Clarissa Scott Delany

Harlem Renaissance poet Clarissa Scott Delany's text has been set by Dorothy Rudd Moore, as well as H. Leslie Adams in his song cycle Nightsongs. Though she only published four poems in her short life, her published work, through the periodical Opportunity: A Journal of Negro Life undoubtedly made an impact on the Harlem Renaissance.

Photo: Clarissa Scott Delany, public domain

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Born in Tuskegee, Alabama, Clarissa Scott Delany’s father was the secretary to Booker T. Washington.

Delany attended school in New England, first at the Bradford Academy and then at Wellesley College. She was an excellent student and, while at Wellesley, began attending meetings of the Boston Literary Guild. She traveled in Europe for a year after graduation.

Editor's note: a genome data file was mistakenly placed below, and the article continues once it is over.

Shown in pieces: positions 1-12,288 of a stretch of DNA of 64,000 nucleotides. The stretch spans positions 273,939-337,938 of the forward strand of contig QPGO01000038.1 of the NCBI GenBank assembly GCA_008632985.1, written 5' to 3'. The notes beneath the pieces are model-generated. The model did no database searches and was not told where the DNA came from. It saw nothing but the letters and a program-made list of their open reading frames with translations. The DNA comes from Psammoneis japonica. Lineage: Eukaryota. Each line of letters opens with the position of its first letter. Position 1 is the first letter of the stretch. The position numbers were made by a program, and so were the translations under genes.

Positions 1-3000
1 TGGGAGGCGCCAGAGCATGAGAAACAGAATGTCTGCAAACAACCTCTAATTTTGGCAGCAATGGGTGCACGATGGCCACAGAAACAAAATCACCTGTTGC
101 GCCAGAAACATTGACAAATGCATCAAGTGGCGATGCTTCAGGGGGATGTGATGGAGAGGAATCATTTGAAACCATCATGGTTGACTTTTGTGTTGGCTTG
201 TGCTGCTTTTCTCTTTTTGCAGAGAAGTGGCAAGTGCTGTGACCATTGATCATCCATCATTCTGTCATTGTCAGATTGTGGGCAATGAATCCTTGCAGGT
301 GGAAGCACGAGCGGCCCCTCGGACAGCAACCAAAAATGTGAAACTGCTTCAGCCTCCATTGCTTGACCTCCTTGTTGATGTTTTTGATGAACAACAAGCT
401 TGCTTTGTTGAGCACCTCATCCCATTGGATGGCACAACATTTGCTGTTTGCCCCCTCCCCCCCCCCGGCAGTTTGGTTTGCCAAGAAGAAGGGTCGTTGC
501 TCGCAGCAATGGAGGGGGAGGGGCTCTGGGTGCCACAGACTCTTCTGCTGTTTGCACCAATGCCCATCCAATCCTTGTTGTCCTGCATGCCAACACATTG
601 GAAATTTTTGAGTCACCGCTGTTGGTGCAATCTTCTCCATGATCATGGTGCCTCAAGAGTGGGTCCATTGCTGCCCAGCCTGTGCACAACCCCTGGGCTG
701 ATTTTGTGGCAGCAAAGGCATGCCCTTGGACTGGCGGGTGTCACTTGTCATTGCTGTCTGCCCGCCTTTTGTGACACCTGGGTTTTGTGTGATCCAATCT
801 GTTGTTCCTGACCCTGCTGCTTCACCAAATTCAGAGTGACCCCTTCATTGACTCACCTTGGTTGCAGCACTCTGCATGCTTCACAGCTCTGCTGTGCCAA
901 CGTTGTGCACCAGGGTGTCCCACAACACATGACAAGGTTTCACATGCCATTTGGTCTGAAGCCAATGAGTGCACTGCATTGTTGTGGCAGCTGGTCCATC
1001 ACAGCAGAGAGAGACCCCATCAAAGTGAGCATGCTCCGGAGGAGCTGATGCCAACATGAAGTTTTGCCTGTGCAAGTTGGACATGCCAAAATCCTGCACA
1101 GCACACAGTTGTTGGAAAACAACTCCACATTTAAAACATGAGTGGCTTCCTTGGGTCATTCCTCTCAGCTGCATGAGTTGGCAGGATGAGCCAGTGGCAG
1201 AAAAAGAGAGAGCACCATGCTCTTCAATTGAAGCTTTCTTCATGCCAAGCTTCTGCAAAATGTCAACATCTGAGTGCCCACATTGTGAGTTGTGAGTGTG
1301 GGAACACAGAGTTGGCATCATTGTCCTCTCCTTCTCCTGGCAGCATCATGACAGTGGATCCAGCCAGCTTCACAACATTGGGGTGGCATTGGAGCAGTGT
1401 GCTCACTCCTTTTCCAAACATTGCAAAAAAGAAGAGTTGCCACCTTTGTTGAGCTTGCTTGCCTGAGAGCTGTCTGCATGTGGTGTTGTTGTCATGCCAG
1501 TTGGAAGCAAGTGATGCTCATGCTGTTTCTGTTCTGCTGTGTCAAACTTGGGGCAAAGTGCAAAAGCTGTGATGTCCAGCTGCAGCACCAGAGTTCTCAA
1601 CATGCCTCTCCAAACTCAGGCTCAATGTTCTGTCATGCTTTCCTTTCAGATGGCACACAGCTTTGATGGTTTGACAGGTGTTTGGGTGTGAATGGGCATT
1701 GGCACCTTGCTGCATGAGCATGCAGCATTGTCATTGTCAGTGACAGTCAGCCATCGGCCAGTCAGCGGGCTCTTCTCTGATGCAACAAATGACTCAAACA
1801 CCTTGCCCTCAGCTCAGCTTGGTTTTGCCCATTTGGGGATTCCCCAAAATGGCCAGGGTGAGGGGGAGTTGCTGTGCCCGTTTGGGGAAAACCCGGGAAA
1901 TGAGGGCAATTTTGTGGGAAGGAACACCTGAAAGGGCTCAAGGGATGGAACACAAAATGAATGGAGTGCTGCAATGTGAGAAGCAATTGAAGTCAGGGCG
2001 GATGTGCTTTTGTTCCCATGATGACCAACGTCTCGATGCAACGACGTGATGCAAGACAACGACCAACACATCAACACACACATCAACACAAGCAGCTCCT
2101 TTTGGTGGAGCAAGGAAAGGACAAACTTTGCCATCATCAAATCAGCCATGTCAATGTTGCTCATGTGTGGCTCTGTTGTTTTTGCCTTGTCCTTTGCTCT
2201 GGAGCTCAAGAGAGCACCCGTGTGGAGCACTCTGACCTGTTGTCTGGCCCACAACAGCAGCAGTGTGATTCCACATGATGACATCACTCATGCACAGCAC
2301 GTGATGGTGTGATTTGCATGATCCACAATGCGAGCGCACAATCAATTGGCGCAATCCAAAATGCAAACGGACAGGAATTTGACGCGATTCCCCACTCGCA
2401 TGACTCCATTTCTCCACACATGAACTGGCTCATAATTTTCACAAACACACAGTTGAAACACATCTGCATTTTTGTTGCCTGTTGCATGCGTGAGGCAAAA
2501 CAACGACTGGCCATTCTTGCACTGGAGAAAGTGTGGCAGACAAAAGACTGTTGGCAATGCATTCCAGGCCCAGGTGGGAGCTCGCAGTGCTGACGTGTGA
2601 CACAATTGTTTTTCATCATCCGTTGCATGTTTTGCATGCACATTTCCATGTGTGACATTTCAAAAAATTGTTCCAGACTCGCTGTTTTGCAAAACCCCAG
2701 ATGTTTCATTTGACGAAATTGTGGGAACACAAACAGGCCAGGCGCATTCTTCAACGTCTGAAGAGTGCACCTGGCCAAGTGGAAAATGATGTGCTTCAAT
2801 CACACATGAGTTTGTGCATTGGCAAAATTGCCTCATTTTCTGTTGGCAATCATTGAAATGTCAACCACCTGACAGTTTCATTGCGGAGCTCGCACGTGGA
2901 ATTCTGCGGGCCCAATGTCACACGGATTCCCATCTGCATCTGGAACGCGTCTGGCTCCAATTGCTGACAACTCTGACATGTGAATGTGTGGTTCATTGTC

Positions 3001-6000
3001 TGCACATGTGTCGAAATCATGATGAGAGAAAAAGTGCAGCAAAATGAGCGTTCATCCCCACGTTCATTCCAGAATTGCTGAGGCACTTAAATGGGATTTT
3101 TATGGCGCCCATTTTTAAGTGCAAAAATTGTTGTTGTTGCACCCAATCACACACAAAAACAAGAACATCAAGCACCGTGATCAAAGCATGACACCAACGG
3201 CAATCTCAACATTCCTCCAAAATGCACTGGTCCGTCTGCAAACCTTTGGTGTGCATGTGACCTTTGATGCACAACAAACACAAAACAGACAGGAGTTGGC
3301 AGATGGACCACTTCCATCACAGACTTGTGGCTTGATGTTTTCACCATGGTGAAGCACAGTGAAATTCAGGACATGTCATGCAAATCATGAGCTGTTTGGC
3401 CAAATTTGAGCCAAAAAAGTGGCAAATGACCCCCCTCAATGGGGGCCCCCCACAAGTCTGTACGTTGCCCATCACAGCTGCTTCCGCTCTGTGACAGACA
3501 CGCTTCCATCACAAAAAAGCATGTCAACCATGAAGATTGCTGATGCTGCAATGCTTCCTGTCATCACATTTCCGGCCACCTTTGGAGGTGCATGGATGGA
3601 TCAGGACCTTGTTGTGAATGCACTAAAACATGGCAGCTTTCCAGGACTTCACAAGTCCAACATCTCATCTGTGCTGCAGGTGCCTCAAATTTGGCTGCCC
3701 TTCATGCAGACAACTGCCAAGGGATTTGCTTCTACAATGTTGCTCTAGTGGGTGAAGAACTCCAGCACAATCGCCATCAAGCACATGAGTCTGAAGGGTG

Upon her return to the United States, she settled in Washington D. C., marrying Hubert T. Delany and working as a high school teacher. In 1926, she and her husband moved to New York City. Delany served as a social worker there until her sudden death in 1927 from a kidney disease.

In addition to her four poems, Delany also published articles, including “A Golden Afternoon in Germany” about her travels in Europe. She was gathering information for the article “Study of Delinquent and Neglected Negro Children” when she died.

–Christie Finn Source: The Black Renaissance in Washington website

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